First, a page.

Description of the incident
A remote exposure radiography container, containing a 550 GBq (15 Ci) iridium-192 source, was being used to examine a weld on a steel vessel. On completion of the exposure, the winding mechanism was used to return the source to its container. During this procedure the portable dose rate monitor located at the winding position recorded a drop in the dose rate and it was assumed that the source had fully returned to the container.
However, when the equipment was used five days later the resulting radiographs were all blank, revealing that the source was missing from the radiography container. After a search the source was found near the location at which it was last used.
Later investigation showed that the source had become detached, for some unknown reason, and had fallen from the guide tube during dismantling. The dose rate monitor had not been used correctly to ascertain that the source had fully returned to its container. The noted drop in dose rates at the winding position had arisen because the source had become detached close to the source container, which shielded the direct radiation from the source.
The source was recovered in a controlled manner by the Radiation Protection Supervisor.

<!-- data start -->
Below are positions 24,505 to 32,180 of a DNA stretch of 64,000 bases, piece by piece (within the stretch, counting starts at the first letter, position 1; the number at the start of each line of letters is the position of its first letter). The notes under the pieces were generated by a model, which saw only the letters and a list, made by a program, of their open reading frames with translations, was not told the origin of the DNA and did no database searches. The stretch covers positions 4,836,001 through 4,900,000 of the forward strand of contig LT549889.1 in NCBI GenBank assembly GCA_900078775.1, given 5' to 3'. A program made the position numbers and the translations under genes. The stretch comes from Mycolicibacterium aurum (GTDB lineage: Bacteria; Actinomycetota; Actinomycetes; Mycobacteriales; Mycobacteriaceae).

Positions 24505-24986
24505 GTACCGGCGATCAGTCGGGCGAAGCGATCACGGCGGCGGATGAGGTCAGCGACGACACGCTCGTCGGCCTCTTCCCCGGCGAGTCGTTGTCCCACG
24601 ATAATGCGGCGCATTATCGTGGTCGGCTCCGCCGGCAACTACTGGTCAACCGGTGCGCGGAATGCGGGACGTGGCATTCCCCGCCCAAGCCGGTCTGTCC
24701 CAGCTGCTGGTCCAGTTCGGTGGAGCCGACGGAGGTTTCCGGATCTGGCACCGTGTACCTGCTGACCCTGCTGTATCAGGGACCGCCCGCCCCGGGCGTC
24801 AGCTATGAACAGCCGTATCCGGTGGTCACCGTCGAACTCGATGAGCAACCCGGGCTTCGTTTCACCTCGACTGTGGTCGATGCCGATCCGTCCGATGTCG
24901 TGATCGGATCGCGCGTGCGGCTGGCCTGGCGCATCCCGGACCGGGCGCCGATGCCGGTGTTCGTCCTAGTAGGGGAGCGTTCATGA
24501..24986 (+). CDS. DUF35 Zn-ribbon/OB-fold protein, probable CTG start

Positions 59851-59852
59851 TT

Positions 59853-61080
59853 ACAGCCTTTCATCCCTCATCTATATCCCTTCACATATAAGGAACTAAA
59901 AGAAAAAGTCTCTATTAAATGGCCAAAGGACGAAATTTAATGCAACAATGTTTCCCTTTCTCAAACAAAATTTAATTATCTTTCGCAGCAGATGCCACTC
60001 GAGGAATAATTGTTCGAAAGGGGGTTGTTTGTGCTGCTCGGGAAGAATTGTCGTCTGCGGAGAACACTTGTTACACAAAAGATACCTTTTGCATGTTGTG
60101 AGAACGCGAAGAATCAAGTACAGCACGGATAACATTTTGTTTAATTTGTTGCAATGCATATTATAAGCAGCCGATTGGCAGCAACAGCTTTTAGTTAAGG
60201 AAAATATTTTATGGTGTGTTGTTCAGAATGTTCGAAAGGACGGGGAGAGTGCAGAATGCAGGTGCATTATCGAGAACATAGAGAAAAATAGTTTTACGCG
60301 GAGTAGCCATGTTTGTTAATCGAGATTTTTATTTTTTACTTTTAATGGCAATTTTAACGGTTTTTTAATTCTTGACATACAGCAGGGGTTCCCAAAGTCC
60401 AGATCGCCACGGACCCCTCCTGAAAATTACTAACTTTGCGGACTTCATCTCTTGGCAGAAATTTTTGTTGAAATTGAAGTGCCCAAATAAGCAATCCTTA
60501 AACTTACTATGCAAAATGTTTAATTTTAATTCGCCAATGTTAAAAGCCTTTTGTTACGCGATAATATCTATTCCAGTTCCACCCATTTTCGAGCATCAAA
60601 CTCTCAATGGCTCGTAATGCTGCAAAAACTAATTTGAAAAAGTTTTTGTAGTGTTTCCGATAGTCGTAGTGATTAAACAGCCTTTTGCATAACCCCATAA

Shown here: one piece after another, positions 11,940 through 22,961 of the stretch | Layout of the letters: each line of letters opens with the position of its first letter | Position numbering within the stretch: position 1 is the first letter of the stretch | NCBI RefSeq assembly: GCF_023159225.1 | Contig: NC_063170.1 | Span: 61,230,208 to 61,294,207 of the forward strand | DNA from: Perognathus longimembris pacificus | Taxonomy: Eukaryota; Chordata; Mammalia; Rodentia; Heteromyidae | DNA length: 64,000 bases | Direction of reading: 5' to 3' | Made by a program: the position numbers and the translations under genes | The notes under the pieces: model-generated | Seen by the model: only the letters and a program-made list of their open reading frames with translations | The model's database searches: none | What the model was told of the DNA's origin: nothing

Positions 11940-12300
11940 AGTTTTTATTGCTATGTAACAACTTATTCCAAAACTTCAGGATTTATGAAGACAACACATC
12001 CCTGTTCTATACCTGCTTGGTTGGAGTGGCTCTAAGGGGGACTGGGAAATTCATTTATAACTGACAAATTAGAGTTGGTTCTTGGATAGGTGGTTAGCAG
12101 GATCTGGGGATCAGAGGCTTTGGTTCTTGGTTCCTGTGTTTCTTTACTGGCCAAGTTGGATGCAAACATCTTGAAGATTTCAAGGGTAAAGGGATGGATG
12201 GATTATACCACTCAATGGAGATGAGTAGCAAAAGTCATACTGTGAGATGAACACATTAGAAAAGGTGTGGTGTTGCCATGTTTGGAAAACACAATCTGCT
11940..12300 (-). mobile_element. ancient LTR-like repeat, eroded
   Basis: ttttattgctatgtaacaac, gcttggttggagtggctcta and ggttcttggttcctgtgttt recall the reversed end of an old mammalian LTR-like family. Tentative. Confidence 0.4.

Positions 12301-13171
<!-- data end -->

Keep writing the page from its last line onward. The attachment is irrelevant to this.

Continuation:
It was found that during the five days since the source had been lost 78 persons had been irradiated to some degree. Their estimated doses (effective dose equivalent) are given below:
- 2 people were exposed between 100 and 150 mSv
- 4 between 30 and 100
- 9 between 11 and 30
- and 63 below 11 mSv
The source was in a readily accessible position and had it been picked up during the five days it was missing this would have led to radiation burns and possibly fatalities.
Detached sources are usually caused by wear in the joint between the source pigtail and the windout cable. It is vital that the level of wear is monitored and repairs carried out as necessary, along with annual servicing of the container and windout gear.
The monitor should have been used to fully check around the container to verify the source was in the safe position.
Monitoring should have been carried out when the container was returned to the source storage location. This would have identified that the source was missing a lot sooner, and substantially reduced the doses received.